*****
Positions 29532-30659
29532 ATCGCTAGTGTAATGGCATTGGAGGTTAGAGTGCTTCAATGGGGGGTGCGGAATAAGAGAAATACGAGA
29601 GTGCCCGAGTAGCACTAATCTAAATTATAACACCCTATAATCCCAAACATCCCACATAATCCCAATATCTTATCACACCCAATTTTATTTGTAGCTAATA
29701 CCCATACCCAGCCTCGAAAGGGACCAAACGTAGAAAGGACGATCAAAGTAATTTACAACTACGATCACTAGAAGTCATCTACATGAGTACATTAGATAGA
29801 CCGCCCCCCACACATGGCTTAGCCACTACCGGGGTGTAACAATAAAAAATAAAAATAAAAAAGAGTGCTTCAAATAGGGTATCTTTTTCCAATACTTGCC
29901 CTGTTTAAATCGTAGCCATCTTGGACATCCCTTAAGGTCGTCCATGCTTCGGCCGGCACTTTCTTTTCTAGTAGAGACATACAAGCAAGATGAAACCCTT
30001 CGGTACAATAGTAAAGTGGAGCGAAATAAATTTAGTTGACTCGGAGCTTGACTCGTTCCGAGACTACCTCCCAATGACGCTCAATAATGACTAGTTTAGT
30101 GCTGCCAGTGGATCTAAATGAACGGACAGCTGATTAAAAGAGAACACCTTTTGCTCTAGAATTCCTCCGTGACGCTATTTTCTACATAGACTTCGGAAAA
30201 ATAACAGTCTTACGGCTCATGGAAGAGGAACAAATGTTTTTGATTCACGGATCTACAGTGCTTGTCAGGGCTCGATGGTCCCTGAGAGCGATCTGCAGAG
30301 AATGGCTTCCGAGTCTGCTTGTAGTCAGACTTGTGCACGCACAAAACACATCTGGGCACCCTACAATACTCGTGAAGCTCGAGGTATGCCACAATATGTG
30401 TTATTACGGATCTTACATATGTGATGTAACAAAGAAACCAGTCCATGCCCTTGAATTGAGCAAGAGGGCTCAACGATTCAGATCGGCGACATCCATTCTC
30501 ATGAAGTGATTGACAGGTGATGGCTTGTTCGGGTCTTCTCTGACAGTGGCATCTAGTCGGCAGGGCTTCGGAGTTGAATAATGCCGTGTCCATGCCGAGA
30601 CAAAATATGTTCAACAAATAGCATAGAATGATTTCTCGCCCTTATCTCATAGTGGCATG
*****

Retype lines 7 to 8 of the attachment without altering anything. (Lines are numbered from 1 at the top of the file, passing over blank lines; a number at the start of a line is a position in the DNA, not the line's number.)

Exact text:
30001 CGGTACAATAGTAAAGTGGAGCGAAATAAATTTAGTTGACTCGGAGCTTGACTCGTTCCGAGACTACCTCCCAATGACGCTCAATAATGACTAGTTTAGT
30101 GCTGCCAGTGGATCTAAATGAACGGACAGCTGATTAAAAGAGAACACCTTTTGCTCTAGAATTCCTCCGTGACGCTATTTTCTACATAGACTTCGGAAAA